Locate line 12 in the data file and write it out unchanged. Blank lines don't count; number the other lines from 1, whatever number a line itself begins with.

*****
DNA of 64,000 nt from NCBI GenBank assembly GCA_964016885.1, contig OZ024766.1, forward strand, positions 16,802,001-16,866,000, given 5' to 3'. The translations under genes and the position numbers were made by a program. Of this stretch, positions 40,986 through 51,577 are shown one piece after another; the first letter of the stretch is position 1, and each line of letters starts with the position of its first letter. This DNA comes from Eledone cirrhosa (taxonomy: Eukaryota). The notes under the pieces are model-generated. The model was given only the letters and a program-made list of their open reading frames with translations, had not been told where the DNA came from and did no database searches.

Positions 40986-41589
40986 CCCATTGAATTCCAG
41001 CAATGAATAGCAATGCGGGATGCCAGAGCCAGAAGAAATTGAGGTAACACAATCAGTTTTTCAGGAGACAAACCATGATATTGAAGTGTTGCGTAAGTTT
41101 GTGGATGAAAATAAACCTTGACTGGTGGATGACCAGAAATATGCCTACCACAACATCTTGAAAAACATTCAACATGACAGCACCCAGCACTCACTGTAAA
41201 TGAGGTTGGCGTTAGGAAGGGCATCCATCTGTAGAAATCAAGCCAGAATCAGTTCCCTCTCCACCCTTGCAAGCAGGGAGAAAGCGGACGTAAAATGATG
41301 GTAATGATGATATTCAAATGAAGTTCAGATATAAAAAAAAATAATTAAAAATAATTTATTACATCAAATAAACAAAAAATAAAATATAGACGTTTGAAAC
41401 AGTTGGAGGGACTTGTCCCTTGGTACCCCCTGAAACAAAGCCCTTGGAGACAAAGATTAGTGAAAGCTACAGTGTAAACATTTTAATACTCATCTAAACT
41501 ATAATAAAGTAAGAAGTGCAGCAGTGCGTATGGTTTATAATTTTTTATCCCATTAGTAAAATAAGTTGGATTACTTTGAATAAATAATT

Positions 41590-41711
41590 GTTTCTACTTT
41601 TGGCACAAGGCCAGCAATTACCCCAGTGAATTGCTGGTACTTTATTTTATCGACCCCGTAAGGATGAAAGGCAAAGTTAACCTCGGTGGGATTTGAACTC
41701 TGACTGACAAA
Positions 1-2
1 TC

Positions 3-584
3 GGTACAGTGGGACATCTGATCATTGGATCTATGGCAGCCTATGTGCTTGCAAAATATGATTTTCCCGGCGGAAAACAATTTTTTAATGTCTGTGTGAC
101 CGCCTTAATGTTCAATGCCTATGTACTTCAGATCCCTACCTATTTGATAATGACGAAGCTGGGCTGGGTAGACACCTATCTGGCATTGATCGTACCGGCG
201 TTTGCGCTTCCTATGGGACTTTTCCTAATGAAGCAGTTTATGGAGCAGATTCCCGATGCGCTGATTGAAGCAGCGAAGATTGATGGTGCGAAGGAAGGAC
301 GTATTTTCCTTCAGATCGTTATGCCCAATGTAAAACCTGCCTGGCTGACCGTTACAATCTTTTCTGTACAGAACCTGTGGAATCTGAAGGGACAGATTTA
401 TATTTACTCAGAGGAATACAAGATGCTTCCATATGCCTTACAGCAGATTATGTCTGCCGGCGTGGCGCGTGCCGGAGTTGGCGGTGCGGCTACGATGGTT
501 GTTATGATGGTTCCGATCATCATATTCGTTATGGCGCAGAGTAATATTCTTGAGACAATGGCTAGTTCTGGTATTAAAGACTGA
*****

41601 TGGCACAAGGCCAGCAATTACCCCAGTGAATTGCTGGTACTTTATTTTATCGACCCCGTAAGGATGAAAGGCAAAGTTAACCTCGGTGGGATTTGAACTC